From a Hugo Award-winning author comes the second book in this action-packed sci-fi caper, starring Fergus Ferguson, interstellar repo man and professional finder.
As a professional finder, Fergus Ferguson is hired to locate missing objects and steal them back. But it is rarely so simple, especially after his latest job in Cernee. He’s been recovering from that experience in the company of friends, the Shipmakers of Pluto, experts at crafting top-of-the-line AI spaceships.
The Shipmakers have convinced Fergus to finally deal with unfinished business he's been avoiding for half his life: Earth. Fergus hasn’t been back to his homeworld since he was fifteen, when he stole his cousin’s motorcycle and ran away. It was his first theft, and nothing he's stolen since has been anywhere near so easy, or weighed so heavily on his conscience. Many years and many jobs later, Fergus reluctantly agrees that now is the time to return the motorcycle and face his family.
Unfortunately, someone has gotten to the motorcycle before him. And before he can figure out where it went and why the storage unit that held it is now filled with priceless, stolen art, the Shipyard is attacked. His friends are missing, presumably kidnapped.
Accompanied by an untrustworthy detective who suspects Fergus is the art thief and the sole friend who escaped the attack, Fergus must follow the tenuous clues to locate and save his friends. The trail leads them to Enceladus, where Fergus plans to go undercover to the research stations that lie beneath the moon’s thick ice sheet deep in a dark, oppressive ocean.
But all movement and personnel are watched, and the limited ways through the thick ice of the moon’s surface are dangerous and highly monitored. Even if Fergus can manage to find proof that his friends are there and alive, getting out again is going to be a lot more complicated than he bargained for.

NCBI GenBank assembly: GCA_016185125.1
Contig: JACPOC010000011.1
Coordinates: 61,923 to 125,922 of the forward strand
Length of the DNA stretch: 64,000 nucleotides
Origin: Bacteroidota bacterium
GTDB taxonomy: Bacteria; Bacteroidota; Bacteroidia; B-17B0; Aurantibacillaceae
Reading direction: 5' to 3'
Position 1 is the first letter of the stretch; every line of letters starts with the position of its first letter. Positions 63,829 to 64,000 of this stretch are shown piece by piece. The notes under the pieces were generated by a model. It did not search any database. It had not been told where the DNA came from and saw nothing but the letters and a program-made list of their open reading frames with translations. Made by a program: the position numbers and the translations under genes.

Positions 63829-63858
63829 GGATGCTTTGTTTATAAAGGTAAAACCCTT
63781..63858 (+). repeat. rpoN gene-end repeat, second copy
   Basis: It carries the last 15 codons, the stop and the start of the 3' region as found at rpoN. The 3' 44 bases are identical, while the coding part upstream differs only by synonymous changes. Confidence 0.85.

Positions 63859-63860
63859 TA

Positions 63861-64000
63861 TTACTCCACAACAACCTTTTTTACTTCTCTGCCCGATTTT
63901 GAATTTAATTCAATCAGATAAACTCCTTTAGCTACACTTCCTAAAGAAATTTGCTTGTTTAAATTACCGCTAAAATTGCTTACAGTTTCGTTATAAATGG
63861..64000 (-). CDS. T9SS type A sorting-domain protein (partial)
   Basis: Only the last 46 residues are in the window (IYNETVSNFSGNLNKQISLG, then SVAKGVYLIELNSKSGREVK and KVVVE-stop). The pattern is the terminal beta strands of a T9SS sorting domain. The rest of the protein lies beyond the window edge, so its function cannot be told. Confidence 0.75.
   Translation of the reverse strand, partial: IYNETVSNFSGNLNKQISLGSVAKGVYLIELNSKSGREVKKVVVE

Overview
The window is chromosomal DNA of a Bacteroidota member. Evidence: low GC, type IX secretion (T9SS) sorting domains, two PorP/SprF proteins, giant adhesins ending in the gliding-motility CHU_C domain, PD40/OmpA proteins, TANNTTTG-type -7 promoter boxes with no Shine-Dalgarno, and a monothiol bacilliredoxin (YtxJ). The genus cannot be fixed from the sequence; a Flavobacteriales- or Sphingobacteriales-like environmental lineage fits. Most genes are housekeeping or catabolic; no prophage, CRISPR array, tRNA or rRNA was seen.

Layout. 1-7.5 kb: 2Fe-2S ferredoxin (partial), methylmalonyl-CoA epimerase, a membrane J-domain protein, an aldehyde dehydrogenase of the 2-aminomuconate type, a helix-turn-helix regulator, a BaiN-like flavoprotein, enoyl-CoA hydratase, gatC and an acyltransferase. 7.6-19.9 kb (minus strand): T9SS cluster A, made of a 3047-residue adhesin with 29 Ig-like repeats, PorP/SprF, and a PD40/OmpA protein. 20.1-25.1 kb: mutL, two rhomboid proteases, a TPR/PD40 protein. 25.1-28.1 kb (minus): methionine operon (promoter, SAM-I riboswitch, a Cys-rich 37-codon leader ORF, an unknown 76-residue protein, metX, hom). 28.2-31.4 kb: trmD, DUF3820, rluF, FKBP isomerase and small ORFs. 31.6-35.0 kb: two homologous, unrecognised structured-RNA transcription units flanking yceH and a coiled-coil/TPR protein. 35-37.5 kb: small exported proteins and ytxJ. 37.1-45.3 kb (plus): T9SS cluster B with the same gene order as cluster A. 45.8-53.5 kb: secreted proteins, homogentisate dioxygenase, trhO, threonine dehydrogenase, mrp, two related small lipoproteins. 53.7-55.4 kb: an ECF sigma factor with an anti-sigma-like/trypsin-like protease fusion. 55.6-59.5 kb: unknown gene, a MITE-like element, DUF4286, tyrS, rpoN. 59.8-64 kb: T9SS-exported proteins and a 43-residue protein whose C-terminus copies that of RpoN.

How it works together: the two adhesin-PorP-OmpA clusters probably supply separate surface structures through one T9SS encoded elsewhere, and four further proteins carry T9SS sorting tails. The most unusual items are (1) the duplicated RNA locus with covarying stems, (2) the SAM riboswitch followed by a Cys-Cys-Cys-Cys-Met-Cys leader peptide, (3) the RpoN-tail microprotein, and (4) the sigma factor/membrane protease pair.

About the Author
Suzanne Palmer is an award-winning and acclaimed writer of science fiction. In 2018, she won a Hugo Award for Best Novelette for “The Secret Life of Bots”. Her short fiction has won readers’ awards for Asimov’s, Analog, and Interzone magazines, and has been included in the Locus Recommended Reading List. Her work has also been features in numerous anthologies, and she has twice been a finalist for the Theodore Sturgeon Memorial Award and once for the Eugie M. Foster Memorial Award. Palmer has a Fine Arts degree from the University of Massachusetts at Amherst, where as a student she was president and head librarian of the UMass Science Fiction Society. She currently lives in western Massachusetts and is a Linux and database system administrator at Smith College. You can find her online at zanzjan.net and on Twitter at @zanzjan.